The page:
So how important is a query letter for manuscripts?
The short answer to that question is this: your query is almost as important as your manuscript.
Most writers focus writing energy on their prose. The characters need to sparkle. The setting must come to life off of the page. The situation should be both familiar and unique.
As you read this, editors, publishers and agents are on the prowl for new, high quality material. Introducing your work to them through a good letter is the best way to get a manuscript from your desk to theirs. A well-crafted query draws interest not only in the story but the writer. The deftly written synopsis creates intrigue. The author bio provides a connection.
Without it, your book is just another one for the slush pile.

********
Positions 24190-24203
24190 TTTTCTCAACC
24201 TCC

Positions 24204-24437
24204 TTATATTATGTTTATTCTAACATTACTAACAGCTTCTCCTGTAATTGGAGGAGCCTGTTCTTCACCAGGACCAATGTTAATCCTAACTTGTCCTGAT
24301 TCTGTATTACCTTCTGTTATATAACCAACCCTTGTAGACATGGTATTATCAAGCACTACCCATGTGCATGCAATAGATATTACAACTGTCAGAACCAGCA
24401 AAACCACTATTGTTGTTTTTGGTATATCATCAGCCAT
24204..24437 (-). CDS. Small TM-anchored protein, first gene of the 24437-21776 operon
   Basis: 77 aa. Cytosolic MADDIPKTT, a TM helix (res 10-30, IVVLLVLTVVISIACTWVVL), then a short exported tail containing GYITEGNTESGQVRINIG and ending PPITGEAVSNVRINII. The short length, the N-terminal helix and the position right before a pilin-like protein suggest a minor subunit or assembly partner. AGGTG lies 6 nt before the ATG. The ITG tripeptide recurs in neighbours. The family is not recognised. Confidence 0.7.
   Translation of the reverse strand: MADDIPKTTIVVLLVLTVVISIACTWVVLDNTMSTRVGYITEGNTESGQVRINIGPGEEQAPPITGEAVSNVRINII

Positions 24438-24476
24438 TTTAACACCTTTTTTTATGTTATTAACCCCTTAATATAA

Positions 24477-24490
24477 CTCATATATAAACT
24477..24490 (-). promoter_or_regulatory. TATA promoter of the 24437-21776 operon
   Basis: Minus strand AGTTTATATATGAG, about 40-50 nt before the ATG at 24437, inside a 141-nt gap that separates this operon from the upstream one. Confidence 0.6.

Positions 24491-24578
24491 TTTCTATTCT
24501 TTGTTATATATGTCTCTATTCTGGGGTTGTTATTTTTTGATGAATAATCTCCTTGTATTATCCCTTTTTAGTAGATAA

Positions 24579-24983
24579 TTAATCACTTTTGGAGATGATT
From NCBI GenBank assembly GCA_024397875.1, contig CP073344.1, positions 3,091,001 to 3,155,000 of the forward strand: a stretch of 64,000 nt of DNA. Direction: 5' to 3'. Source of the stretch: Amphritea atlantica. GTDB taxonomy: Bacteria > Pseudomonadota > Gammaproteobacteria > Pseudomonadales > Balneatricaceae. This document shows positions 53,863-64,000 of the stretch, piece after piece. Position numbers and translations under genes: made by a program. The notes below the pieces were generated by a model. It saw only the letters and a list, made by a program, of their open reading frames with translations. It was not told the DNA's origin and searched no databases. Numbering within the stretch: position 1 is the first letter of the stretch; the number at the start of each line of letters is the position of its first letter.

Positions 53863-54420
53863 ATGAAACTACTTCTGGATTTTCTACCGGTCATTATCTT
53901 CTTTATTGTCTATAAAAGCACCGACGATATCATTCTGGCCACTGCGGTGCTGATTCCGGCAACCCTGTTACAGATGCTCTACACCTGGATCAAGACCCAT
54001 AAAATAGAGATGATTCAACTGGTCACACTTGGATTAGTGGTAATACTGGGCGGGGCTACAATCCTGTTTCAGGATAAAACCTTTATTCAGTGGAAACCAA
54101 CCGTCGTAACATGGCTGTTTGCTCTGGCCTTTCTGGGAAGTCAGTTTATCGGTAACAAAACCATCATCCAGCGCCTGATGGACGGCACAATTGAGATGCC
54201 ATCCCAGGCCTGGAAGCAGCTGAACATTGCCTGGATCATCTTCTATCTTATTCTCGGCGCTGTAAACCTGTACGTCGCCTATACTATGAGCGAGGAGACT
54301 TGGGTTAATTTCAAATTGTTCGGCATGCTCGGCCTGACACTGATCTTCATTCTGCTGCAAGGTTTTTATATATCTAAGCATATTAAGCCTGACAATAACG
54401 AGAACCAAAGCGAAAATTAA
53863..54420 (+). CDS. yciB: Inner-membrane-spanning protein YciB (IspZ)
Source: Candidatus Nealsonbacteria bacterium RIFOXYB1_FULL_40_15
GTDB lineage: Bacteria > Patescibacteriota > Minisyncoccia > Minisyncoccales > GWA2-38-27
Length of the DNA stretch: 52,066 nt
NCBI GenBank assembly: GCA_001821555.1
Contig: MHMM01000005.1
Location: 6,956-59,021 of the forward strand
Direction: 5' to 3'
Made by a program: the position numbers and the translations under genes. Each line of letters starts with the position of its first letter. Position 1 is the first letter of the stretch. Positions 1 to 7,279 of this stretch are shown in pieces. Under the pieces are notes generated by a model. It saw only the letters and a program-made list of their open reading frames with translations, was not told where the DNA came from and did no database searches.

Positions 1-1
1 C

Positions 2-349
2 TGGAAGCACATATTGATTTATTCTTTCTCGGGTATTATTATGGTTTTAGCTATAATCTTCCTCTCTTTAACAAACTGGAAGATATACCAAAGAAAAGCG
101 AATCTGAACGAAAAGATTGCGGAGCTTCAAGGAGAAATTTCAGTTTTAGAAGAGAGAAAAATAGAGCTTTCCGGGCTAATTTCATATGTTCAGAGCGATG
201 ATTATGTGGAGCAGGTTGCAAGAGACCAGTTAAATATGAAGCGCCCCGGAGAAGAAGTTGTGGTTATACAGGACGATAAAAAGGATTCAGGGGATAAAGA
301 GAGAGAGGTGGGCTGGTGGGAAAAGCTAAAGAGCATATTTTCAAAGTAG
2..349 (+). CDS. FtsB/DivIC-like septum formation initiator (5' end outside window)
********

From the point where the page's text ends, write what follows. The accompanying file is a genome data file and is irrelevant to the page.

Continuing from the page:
Writing a well-crafted query letter for manuscripts will not turn a no into a yes. However, a poorly written or executed query letter can turn a yes into a no.
The most critical mistake comes in how writers think about query letter for manuscripts. They think of it like an afterthought. They believe that their book should stand for itself. While I understand where that kind of thinking comes from, here is the reality: there are a lot of books and authors out there.
The better way to think of a query letter is as a vital written pitch. You’ve got the book. Be confident. A well-crafted letter shows the editor of your dreams that you possess what they’re looking for in an author and that they should commit the vast amount of energy necessary to give your submission a try.
Publishers can’t read every book that comes off across their desk. You have to give them a reason.
The best advice given to me about a query letter for manuscripts said that it is as important as your first page. Fail to hook your reader, they’ll put you and your work down without a second thought.
Get their interest however and you will have crossed the most critical barrier to publication. Don’t treat your query like a secondary part of your submission process.
CALL TO ACTION: